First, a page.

Is it any good?

QUALITY
 

With witty songwriting, comical and charismatic performances by the two leads, and lush costumes and sets, My Fair Lady still engages decades after its initial release. Hepburn's unique comic flair is especially effective in the race scene at Ascot.

The film delights viewers of all ages, although some might grow weary of a few songs that stay a verse or two past their welcome. The DVD special features offer an insight into how this classic might have been even better: Compare the versions of "Show Me" and "Loverly" originally sung by Hepburn with the final film's dubbing of Marni Nixon's impersonal soprano. You'll rue the studio's decision not to leave Hepburn's sweeter, more urchinesque voice on these tracks.

Families can talk about...

  • Families can talk about the idea of social class. How have things changed since the time in which this movie was set?

  • How does the movie portray drinking? Are viewers supposed to get a specific take-away from that?

  • How do you think Eliza feels about Professor Higgins in the end?

Movie details

Theatrical release date:December 25, 1964
DVD release date:October 6, 2009
Cast:Audrey Hepburn, Rex Harrison, Wilfrid Hyde-White
Director:George Cukor
Studio:Warner Bros.
Genre:Musical
Topics:Friendship, Misfits and underdogs, Music and sing-along
Run time:172 minutes
MPAA rating:G

This review of My Fair Lady was written by

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Quality

Our star rating assesses the media's overall quality.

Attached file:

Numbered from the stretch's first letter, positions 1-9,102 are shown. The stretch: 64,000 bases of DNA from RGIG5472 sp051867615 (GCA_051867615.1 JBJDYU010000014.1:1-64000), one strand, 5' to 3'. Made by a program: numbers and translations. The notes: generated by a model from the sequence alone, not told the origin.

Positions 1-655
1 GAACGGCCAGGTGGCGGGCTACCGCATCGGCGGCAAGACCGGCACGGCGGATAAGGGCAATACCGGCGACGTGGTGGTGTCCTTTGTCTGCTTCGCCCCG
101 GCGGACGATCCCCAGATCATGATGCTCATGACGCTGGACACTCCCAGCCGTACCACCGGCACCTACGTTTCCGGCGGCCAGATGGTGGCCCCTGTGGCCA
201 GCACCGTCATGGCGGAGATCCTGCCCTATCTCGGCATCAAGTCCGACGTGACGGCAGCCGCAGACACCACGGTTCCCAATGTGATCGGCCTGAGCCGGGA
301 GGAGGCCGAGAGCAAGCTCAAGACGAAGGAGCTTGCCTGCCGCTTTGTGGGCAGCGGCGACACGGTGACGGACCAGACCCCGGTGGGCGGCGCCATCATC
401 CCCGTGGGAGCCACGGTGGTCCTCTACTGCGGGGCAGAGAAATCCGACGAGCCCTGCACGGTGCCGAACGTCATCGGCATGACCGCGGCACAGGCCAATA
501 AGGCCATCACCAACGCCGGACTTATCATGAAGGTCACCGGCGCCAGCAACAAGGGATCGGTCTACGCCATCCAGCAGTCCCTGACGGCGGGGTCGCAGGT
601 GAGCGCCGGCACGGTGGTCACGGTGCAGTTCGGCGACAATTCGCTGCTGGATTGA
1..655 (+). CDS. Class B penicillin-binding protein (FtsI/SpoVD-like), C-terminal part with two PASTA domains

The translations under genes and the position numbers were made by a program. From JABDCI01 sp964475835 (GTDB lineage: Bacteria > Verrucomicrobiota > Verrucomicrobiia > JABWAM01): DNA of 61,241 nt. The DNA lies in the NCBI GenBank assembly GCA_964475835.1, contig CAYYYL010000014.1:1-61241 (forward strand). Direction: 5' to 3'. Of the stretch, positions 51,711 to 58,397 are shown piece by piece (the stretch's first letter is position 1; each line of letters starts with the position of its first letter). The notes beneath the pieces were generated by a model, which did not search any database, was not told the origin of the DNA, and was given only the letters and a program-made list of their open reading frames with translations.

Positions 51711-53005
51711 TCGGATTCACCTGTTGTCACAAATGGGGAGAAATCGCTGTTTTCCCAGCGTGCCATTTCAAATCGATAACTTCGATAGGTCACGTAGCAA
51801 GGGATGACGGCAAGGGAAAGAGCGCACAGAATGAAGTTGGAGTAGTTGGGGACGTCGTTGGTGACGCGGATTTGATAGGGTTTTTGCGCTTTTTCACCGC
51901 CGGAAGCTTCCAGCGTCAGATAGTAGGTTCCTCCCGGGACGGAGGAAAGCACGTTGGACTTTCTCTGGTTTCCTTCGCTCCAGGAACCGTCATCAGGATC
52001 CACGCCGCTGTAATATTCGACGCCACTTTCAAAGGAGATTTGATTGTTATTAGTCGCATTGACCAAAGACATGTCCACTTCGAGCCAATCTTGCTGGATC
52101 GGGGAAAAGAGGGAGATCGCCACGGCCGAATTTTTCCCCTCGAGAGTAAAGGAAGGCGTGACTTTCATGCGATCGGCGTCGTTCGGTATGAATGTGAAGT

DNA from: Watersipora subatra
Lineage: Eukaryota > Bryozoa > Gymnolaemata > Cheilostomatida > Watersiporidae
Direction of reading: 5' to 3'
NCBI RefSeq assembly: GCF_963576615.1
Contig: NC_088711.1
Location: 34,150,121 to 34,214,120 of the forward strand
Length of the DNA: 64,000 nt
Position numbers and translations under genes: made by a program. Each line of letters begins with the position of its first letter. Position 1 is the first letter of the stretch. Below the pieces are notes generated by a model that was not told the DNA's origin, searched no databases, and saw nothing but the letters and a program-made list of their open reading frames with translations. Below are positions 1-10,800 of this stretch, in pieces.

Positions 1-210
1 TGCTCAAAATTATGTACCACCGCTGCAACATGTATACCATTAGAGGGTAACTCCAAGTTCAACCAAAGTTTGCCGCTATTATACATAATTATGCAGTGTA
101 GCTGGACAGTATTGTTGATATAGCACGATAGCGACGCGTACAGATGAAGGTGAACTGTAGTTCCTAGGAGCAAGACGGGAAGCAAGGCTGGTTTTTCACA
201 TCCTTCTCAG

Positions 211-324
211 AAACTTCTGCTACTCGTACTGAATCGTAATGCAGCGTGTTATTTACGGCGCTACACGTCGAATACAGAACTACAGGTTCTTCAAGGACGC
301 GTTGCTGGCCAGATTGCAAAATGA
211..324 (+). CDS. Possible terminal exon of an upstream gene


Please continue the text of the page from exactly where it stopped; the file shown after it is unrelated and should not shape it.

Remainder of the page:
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Learning ratings

  • Best: Really engaging; great learning approach.
  • Very Good: Engaging; good learning approach.
  • Good: Pretty engaging; good learning approach.
  • Fair: Somewhat engaging; OK learning approach.
  • Not for Learning: Not recommended for learning.
  • Not for Kids: Not age-appropriate for kids; not recommended for learning.

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Written byAnonymous December 28, 2014
age 8+
 

It's a good movie but does have a few parts that you may want to consider before showing to a younger audience

I personally love this movie, with it's humur, musical, and the costumes. The plot of the story is about a young women with a rough British accent, that at the time was not considered proper. The young women comes across a professor that is willing to teach her to speak the way others would expect her to. She agrees, reluctanty, and the movie stops with a unclear ending. This movies does have some brief language that children nessasarlly should not be exposed to. If you ignore this then the movie is very enjoyable. I think the age for watching would range from 8-10 years old. I watched it when I was fairly young and really did not understand what the language even meant.
What other families should know
Great messages
Too much swearing
Teen, 16 years old Written byCorinneBeth June 14, 2009
age 10+
 

Great Quality Film

There is quite a bit of language in this movie. Personally it doesn't bother me because it is the typical British language. Oh and there is a comment about Eliza going to live with Prof. Higgins and not wanting "any clothes". Eliza's father sings a song about finally having to marry Eliza's mother. Nothing is explicit, but for younger children it might want to be previewed before you allow them to watch it.
What other families should know
Too much sex
Too much swearing
Adult Written bywhateverfloats September 14, 2009
Kid, 9 years old March 20, 2010
age 9+
 
A pretty good movie but they use dam about 15 times and god about 5 but a good movie!!!!!
What other families should know
Too much swearing
Great messages